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80mm ARC Versatile or 73mm Precision 3?

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Thomas Gregory 126/11/2021 22:28:44
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I post a bit on yacht forums and I fear this might be an equivalent to a "what anchor thread" but I'm new to this and have quickly realised you can't just buy a lathe, you need the rest of the stuff as well. So along with my little Hobbymat MD65 I've bought a BFE to go with it but as a newbie I don't want to make mistakes and forums are a great place to her opinions.

Now it seems like I need a vice to go with this little milling machine.... the versatile is a popular vice but I've noticed the Precision 3 on ARCs website which looks a neat unit. 100mm seems a popular choice but I fear it would be little oversized for the machine so 80mm may a bit more sensible, the 73mm precision even more "compact".

The versatile may be a good shout with the alternative jaw options, I can't imagine the BFE doing much more than "light work" so for the odd job may be the better option?

Thoughts, opinions? I'm all ears.

Edited By Thomas Gregory 1 on 26/11/2021 22:30:28

Bazyle26/11/2021 22:42:02
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Don't know exactly which ones you are looking at but you don't want one with a swivelling base. They are only used on the 4th blue moon of the century. Look carefully at where the hold down bolts will be when the fixed jaw is where you want it, like in the middle of the table not off the back. The type with slots along the side are better for that aspect. You don't need extra jaws as you can make the ones you actually need.

Thomas Gregory 126/11/2021 22:46:13
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8 photos

Links to said items

73mm Precision 3

https://www.arceurotrade.co.uk/Catalogue/Workholding/Machine-Vices/Precision-Tool-Vices-Type-3

80mm Versatile

https://www.arceurotrade.co.uk/Catalogue/Workholding/Machine-Vices/ARC-Versatile-Milling-Vices-with-swivel-base

From what I gather you remove the swivel base and stick it on the shelf.

Pete.26/11/2021 22:51:29
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The Type 3 is more of a drilling machine style vice, the Type 2 is probably more suitable for a milling machine, I think even the 80mm versatile would look clownishly big on that small machine, maybe a 70mm Type 2.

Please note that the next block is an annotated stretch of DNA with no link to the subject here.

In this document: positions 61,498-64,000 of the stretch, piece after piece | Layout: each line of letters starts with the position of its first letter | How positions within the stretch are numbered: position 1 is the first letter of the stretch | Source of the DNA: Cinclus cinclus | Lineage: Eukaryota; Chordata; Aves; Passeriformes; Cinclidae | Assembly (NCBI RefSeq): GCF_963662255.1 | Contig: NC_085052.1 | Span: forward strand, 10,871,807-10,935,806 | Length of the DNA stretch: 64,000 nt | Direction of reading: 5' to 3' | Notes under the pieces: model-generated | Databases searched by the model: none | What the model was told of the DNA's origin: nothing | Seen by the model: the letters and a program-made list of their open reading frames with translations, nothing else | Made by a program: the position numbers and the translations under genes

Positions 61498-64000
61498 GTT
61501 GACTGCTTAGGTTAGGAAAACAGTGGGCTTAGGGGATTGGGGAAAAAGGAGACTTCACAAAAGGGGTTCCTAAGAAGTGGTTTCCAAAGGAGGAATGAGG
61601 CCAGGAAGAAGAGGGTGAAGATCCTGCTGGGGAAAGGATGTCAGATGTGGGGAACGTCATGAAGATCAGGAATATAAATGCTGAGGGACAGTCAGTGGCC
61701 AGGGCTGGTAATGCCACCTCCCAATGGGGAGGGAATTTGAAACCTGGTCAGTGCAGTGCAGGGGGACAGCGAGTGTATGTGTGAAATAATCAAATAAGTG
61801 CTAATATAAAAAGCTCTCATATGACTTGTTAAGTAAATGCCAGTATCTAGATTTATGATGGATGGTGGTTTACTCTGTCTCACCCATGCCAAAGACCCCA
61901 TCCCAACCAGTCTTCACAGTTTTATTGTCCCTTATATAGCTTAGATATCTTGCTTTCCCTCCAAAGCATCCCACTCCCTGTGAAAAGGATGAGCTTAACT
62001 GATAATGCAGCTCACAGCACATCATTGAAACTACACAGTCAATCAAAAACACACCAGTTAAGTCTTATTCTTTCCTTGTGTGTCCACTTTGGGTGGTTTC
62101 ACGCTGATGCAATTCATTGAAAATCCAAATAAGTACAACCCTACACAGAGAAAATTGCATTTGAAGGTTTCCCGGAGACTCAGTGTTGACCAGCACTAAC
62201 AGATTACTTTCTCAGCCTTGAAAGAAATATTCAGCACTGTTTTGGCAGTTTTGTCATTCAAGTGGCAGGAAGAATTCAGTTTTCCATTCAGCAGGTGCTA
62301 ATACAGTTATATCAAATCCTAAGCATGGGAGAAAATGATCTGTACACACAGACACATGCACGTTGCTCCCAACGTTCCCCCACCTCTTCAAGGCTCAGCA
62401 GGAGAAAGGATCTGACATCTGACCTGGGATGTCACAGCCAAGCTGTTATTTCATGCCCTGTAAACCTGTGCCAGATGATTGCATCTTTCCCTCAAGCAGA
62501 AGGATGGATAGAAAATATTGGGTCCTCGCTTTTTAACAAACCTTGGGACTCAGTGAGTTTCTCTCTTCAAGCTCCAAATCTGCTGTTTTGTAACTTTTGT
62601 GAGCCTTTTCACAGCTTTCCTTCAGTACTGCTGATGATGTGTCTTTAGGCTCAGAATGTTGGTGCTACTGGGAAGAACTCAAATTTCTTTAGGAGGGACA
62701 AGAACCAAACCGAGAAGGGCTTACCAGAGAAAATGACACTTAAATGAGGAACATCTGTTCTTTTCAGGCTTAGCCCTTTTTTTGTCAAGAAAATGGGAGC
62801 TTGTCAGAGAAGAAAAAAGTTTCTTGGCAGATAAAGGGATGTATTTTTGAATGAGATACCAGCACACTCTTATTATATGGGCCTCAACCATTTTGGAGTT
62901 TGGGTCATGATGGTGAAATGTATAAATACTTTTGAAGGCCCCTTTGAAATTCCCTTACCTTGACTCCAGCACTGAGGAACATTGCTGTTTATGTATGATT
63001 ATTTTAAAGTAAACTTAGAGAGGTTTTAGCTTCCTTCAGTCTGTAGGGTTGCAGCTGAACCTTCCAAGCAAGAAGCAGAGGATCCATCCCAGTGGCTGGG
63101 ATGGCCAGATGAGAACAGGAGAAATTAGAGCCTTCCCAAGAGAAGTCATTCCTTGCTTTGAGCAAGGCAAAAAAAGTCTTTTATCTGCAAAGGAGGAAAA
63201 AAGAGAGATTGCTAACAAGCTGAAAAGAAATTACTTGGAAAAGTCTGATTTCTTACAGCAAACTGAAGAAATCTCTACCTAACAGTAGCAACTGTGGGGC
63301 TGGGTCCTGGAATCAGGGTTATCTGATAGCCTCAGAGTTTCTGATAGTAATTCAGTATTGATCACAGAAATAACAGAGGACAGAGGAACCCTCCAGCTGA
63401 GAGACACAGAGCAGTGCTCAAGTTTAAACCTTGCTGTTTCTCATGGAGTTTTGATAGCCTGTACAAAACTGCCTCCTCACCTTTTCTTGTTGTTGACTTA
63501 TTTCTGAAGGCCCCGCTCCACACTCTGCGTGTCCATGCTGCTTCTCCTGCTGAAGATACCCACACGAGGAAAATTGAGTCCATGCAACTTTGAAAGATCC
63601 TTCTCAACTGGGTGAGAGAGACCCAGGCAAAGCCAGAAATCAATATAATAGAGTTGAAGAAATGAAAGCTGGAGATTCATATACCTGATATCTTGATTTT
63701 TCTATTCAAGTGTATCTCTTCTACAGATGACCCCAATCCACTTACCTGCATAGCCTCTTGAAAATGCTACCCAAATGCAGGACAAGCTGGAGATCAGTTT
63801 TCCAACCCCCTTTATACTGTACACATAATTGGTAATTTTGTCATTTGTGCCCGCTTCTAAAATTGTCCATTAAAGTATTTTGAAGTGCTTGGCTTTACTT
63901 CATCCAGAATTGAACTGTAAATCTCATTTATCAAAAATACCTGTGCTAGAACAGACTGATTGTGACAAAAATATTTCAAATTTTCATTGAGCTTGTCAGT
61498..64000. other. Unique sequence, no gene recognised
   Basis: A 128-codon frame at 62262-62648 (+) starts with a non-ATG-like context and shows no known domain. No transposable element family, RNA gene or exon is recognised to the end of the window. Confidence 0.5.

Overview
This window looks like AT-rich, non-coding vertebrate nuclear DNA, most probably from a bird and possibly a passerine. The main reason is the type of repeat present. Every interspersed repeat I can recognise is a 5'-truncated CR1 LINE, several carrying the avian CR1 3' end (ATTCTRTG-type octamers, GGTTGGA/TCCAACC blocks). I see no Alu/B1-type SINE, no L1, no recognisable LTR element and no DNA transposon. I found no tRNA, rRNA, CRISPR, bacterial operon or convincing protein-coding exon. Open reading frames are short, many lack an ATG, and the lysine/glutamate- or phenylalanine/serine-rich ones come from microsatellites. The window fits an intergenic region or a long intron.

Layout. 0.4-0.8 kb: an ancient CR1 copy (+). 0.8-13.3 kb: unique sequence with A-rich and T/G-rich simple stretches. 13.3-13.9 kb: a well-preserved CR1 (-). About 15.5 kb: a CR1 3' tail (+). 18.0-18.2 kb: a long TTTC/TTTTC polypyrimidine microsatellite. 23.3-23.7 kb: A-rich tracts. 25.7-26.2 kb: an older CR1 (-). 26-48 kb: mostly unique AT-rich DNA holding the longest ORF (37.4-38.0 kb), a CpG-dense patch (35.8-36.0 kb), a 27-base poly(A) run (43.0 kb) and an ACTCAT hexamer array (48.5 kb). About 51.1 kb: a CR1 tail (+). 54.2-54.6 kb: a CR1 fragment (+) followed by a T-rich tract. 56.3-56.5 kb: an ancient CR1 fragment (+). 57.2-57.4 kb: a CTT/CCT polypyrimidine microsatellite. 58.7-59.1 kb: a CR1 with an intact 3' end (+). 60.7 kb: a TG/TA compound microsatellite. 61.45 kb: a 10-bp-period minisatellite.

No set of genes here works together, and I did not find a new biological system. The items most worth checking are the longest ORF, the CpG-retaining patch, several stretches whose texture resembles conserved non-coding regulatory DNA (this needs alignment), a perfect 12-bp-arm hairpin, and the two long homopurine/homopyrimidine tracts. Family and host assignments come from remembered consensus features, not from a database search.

Have a look at the thread I started on 'Arc Euro Type 2 vices' someone linked some similar vices on sale at a good price, not sure if if they're still on offer though.

JasonB27/11/2021 07:17:12
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I have a 90mm type 2 and 80mm versatile and of the two the versatile gets used 99% of the time, the type 2 only really comes out if I want to make use of the taller jaws. The rest of the time the type 2 keeps the swivel base of the 80 company in the back of a cupboard.

I also find the 80mm more secure as the type 2 can not grip tightly if you get the screw in the wrong notch.

The flange all around the bottom of the verstaile ones makes them look a lot larger than they actually are, it's a shame the SG Iron one does not come in 80mm. Though the 80 gets used on a mill table that is the same distance front to back as your BFE

John P27/11/2021 08:37:30
360 forum posts
238 photos

Posted by Pete 26/11/2021

Have a look at the thread I started on 'Arc Euro Type 2 vices' someone linked some similar vices on sale at a good price, not sure if if they're still on offer though.

-----------------------------------

They still are, on MSC Advantage December as QGVMP 85220J @ £31.99 and QGVMP 85320K @ £41.99 .

John

Clive Foster27/11/2021 10:08:22
2993 forum posts
105 photos

Following the advice from John I got the vices from MSC and have found them perfectly satisfactory.

Not going to be an everyday tool for me so the price was, just, right enough for the very limited use they will get.

Knowing Ketan I suspect the Arc offering will be a little better made. Not done a forensic examination of the MSC ones but they are clearly at the value for money end of the scale.

Clive

Bizibilder27/11/2021 10:15:25
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The MSC ones have a deep groove down both sides for clamping. The catalogue picture is incorrect in showing just a row of holes (At least on the ones I bought about a month ago with the same code number)

Bizibilder27/11/2021 10:15:26
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114 forum posts
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Just to add - they are excellent vices and the price is pretty much unbeatable for the quality. (usual disclaimer).  For the hobbymat table the 2" may be the better choice.

Edited By Bizibilder on 27/11/2021 10:17:51